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Article

31 Aug 2022

Author:
Karolina Bonde, PAX - Unpaid Debt

Will Supreme Court Limit Sweden’s Ability to Prosecute War Criminals?

Alex Schneiter has argued that the Swedish courts do not have jurisdiction over him. This claim has already been rejected by the District Court, the Svea Court of Appeal and the Prosecutor General of Sweden. Now, the Swedish Supreme Court has decided to clarify Sweden’s jurisdictional boundaries. If the Supreme Court agrees with Schneiter’s argument, it will not only be inconsistent with well-established international principles but also restrict Sweden’s ability to hold war criminals accountable and limit access to redress for victims of the most heinous crimes...

In Sweden, some crimes are considered so severe that Sweden always has jurisdiction over them, such as war crimes. These are subject to universal jurisdiction which means that they can be prosecuted regardless of the nationality of the perpetrators or victims and the place where the crimes were committed. However, Swedish courts are also limited by an internal rule (Chapter 2, Section 7 of the Criminal Code). This rule states that the jurisdiction of a Swedish court is limited by what follows from general international law...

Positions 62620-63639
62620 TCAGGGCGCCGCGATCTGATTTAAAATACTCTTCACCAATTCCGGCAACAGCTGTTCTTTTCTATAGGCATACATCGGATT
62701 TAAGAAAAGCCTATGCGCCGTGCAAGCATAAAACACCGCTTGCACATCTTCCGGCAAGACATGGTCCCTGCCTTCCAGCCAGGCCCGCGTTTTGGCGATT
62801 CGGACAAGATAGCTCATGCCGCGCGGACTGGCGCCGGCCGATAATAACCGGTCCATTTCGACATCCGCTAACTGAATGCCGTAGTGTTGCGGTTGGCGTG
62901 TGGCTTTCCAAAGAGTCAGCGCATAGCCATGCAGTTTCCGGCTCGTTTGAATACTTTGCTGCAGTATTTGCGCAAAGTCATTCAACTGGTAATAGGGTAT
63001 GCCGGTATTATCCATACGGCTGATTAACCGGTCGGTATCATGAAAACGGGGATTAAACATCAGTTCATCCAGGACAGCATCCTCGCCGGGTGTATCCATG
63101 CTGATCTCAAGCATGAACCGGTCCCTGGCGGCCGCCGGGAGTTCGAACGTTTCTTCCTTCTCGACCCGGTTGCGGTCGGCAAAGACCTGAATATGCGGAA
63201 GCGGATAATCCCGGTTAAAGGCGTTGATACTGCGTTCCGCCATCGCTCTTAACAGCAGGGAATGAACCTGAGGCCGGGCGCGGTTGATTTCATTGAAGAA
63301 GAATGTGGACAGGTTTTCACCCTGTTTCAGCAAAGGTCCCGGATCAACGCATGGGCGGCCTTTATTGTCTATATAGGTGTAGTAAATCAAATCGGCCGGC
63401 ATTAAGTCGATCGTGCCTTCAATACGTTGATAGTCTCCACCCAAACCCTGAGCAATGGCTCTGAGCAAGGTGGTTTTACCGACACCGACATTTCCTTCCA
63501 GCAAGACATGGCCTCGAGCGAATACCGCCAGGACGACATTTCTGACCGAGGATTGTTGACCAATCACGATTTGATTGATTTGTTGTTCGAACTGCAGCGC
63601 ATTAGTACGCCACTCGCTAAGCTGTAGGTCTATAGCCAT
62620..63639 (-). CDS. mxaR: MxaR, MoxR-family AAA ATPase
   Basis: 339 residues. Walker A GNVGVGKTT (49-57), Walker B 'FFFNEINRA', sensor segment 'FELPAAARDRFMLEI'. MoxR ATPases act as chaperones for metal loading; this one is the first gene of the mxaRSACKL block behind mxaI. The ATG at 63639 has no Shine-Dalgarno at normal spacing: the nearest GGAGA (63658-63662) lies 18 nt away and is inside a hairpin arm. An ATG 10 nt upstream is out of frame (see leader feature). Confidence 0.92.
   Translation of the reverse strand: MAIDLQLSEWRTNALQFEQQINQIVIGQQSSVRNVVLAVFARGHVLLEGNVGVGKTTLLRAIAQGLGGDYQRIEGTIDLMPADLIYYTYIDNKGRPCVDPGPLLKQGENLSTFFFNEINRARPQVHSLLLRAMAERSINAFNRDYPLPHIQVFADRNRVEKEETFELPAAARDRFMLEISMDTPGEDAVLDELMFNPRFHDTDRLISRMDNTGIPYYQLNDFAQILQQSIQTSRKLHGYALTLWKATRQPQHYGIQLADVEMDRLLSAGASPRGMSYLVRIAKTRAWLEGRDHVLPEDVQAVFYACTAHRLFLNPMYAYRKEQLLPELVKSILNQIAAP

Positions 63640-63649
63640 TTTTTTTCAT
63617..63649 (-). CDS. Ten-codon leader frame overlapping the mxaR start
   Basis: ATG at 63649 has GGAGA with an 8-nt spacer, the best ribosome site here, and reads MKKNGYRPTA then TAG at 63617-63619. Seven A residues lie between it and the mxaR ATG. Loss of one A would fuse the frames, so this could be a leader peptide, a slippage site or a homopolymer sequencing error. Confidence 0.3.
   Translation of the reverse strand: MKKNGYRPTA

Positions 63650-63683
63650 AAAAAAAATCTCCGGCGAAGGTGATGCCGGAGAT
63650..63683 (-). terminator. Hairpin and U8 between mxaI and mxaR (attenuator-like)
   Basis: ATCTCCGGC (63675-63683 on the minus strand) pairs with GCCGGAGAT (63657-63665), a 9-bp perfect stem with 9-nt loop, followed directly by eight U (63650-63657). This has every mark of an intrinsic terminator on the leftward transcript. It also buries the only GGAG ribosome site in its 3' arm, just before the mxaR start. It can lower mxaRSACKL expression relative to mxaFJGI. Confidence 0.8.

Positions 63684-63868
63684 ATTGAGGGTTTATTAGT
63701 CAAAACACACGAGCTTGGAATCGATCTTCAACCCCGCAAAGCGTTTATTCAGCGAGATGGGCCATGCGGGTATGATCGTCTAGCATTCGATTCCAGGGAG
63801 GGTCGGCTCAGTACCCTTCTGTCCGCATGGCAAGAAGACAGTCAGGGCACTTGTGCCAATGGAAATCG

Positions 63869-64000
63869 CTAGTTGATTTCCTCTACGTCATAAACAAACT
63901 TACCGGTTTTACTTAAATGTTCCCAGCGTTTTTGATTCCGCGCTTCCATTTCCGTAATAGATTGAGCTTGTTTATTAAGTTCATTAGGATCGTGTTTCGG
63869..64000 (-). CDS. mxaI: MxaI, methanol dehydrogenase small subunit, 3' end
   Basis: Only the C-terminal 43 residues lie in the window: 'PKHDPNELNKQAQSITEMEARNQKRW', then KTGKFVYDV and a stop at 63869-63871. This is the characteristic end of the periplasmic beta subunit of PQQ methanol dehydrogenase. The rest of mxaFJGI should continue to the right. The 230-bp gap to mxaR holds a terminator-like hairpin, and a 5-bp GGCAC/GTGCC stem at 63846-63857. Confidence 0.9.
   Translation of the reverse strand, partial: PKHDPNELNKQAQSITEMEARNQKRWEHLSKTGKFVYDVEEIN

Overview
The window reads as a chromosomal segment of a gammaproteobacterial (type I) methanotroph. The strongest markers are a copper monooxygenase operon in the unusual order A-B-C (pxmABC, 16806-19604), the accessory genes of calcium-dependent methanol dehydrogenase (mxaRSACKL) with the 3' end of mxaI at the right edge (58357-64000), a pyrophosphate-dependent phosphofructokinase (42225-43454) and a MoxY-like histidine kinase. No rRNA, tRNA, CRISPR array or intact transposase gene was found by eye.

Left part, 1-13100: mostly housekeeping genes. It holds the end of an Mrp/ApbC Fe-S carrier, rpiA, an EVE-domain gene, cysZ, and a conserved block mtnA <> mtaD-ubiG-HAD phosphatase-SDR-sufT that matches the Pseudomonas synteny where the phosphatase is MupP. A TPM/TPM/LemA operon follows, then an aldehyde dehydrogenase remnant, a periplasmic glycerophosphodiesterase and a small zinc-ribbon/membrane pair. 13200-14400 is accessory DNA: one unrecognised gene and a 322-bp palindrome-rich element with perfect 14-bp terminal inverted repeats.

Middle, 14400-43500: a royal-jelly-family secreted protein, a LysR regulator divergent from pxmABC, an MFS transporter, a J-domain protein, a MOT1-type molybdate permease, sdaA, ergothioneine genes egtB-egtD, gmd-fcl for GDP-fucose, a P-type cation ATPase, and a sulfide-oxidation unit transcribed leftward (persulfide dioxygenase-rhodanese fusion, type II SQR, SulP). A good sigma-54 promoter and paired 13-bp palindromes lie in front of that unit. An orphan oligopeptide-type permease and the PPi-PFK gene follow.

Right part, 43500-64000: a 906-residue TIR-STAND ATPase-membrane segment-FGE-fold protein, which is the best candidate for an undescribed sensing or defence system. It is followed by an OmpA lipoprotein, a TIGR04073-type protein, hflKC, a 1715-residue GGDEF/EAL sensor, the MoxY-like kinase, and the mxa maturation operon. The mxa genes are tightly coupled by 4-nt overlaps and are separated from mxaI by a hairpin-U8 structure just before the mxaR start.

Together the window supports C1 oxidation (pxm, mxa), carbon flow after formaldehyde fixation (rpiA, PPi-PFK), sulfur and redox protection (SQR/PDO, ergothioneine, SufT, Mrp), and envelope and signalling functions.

The question that the Supreme Court has taken upon itself to clarify is what “follows from general international law” means. Does international law have to expressly permit the exercise of jurisdiction or is it enough that international law does not prohibit the exercise of jurisdiction? ...

A second question is whether Sweden can prosecute someone who is not present on its territory. The defence refers to the fact that Alex Schneiter is a citizen of Switzerland, does not reside in Sweden, and was not in Sweden when the charges were brought...

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